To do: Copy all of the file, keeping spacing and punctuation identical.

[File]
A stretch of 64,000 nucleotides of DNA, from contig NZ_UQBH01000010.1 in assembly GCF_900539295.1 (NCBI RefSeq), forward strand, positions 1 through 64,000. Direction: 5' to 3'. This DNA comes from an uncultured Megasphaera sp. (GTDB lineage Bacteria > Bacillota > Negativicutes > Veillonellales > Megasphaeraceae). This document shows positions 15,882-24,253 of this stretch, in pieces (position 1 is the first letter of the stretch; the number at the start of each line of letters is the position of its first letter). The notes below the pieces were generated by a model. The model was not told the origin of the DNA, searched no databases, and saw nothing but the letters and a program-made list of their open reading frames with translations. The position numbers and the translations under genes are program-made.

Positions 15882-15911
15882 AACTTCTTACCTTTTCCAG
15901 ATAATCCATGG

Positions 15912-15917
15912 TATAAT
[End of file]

A stretch of 64,000 nucleotides of DNA, from contig NZ_UQBH01000010.1 in assembly GCF_900539295.1 (NCBI RefSeq), forward strand, positions 1 through 64,000. Direction: 5' to 3'. This DNA comes from an uncultured Megasphaera sp. (GTDB lineage Bacteria > Bacillota > Negativicutes > Veillonellales > Megasphaeraceae). This document shows positions 15,882-24,253 of this stretch, in pieces (position 1 is the first letter of the stretch; the number at the start of each line of letters is the position of its first letter). The notes below the pieces were generated by a model. The model was not told the origin of the DNA, searched no databases, and saw nothing but the letters and a program-made list of their open reading frames with translations. The position numbers and the translations under genes are program-made.

Positions 15882-15911
15882 AACTTCTTACCTTTTCCAG
15901 ATAATCCATGG

Positions 15912-15917
15912 TATAAT